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The kid from Kirkland: Salvon Ahmed

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The kid from Kirkland: Salvon Ahmed

Salvon Ahmed evades a tackle during UW's 35-31 loss to Oregon on Oct. 19, 2019. Ahmed has rushed for 915 yards and nine touchdowns through 11 games.

The Washington football team has had a string of successes with local products at the tailback position over the last decade. While Washington-natives Myles Gaskin and Bishop Sankey held the reins to the backfield on Montlake, it seemed inevitable that another local kid would follow suit. Growing up in Kirkland, a mere 15 miles from the UW, junior tailback Salvon Ahmed has filled that role for the Huskies this season.

“This is the thing kids dream of,” Ahmed said. “Playing in front of 70,000 fans every Saturday. Getting to play in front of kids, families, people you grew up with.”

Now in his third season at Washington, Ahmed has burst on to the scene after spending two years learning from his friend and fellow local Gaskin.

“I took everything I could from Myles,” Ahmed said. “As much as I could learn from him, and applied it to myself. Obviously he was a great leader for this university, this team, so I just tried to embrace that role.”

Like Gaskin did in his four years as the feature back, Ahmed has become a reliable source for Washington’s rushing attack. Through 10 games, Ahmed is averaging 91.5 rushing yards per game and has accumulated 1,065 total yards for the Huskies.

"He’s done a nice job, he really has,” offensive line coach Scott Huff said. “Not being a one-trick pony, where it’s just like, ‘Hey, let’s get him out on the edge and try to use his speed,’ but also running him between the tackles. Honestly, that’s probably been the most explosive stuff that he’s had, on some of our gap-scheme stuff."

Paving the way for Ahmed is Huff’s offensive line — one of the most experienced in Washington history — composed of three seniors, a junior, and a sophomore. The Huskies offensive line helped Ahmed break off an 89-yard touchdown rush against USC earlier this season. Key blocks by senior right tackle Jared Hilbers and senior center Nick Harris sprung Ahmed to the second level as he used his speed to race by the USC secondary on his way to the longest run of his career.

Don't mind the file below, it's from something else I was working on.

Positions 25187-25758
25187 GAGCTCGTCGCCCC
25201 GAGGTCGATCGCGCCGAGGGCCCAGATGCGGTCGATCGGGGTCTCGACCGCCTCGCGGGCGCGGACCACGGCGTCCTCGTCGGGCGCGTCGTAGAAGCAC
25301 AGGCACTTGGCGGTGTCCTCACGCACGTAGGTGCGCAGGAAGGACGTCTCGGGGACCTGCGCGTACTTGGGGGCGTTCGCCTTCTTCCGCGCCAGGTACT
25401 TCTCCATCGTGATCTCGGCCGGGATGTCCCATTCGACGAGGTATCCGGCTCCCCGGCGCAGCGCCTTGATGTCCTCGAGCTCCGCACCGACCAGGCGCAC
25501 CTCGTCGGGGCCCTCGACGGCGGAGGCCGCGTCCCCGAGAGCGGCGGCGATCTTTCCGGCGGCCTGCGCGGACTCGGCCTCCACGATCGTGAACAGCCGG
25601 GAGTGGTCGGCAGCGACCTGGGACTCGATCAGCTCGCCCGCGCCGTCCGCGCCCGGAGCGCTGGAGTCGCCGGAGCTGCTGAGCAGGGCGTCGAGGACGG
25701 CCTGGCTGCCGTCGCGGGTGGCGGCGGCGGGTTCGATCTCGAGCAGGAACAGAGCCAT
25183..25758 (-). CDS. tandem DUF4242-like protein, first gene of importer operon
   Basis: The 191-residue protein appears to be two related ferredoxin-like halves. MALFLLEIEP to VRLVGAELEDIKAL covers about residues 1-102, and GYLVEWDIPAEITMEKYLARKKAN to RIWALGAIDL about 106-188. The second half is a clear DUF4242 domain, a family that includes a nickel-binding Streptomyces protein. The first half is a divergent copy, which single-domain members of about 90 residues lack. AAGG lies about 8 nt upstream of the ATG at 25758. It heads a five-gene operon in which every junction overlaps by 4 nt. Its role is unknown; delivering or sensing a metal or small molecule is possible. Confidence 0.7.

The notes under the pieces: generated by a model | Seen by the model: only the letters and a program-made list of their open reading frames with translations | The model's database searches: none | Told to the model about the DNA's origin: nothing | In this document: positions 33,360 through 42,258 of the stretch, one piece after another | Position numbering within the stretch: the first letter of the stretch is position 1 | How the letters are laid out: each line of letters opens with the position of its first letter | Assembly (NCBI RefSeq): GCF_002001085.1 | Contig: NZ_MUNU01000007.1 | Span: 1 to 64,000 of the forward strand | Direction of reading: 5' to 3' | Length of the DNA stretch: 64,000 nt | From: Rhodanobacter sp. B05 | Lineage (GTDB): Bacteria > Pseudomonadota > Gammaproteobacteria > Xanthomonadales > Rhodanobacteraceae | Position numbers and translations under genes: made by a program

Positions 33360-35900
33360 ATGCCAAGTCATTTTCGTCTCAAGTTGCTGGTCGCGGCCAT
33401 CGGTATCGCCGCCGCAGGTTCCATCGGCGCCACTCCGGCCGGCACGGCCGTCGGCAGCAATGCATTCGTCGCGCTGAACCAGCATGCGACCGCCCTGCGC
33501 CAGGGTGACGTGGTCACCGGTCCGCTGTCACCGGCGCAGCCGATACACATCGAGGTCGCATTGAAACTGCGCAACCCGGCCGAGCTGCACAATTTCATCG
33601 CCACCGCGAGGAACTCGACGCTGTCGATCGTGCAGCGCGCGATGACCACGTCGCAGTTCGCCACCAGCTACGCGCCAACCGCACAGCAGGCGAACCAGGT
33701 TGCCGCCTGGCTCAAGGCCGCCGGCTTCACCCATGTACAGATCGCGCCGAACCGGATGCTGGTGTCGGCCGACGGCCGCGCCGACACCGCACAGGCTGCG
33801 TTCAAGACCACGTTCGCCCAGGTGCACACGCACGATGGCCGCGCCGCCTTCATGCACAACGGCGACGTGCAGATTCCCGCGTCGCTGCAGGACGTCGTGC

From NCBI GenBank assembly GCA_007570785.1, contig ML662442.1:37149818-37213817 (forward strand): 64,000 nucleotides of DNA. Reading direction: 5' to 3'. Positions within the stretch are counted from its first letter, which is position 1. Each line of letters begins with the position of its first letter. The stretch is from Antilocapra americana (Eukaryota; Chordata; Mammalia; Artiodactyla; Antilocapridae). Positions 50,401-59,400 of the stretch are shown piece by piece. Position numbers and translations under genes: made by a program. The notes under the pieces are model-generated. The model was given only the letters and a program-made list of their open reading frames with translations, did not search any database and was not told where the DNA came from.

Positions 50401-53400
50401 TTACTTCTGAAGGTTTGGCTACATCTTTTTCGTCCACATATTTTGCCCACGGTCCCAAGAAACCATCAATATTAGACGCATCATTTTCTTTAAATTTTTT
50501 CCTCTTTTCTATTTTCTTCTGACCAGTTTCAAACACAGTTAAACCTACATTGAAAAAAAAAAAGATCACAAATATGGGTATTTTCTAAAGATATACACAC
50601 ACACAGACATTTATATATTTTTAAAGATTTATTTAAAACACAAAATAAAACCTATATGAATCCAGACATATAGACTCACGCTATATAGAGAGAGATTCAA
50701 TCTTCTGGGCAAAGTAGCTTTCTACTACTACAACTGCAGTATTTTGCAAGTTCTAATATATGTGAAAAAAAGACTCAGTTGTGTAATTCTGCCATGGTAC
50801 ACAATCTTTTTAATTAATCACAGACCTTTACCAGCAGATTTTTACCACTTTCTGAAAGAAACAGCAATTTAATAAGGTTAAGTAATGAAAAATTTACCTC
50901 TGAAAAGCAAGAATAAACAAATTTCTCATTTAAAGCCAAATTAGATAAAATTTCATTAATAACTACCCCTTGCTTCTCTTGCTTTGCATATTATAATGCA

Salvon credits the offensive line for much of his success and is more than grateful for his teammates.

“I think you see the product of it with our running backs,” Ahmed said. “We all can go out there and make plays and they make it happen for us. It’s up to us to make the play if the hole is gonna be there. They work their tails off every day, and show it in the games.”

After three seasons at the UW, Ahmed has cemented himself as one of the key pieces for the university just across the water from his high school and hopes his success proves that other players from his hometown can be like him.

“When I go back to Kirkland, it’s inspiring to see,” Ahmed said. “Kids are coming up. We didn’t really have anyone that went to UW, or was the number one guy who got to be a part of something like this. That’s just what I want to be to my community.”

Ahmed is an inspiration for his community members and as a leader in the clubhouse, gaining valuable experience toward his future career path. Salvon studies education at the UW and hopes to become a school adviser or counselor for middle school students after his playing career is over.

As for the rest of this season, Ahmed wants to build some confidence that can carry over to next year.

“It’s about finishing,” Ahmed said. “We’ve had glimpses of being a really good team this year. We have to go out there and put a full game together with that glimpse and show, ‘Hey, we got something coming next year.’ Obviously just finish the season strong and kind of prove to ourselves that we can.”

He still has a full season to finish writing his story at the UW, but Salvon Ahmed has already proved that the Huskies success with local running backs is no fluke. Does Ahmed still talk to Gaskin, or has their friendship faded since Gaskin finally left his hometown to join the Miami Dolphins in the NFL?

“I still talk to Myles every day,” Ahmed said. “He’s my best friend.”

Reach reporter Anthony Edwards at Twitter: @edwardsanthonyb

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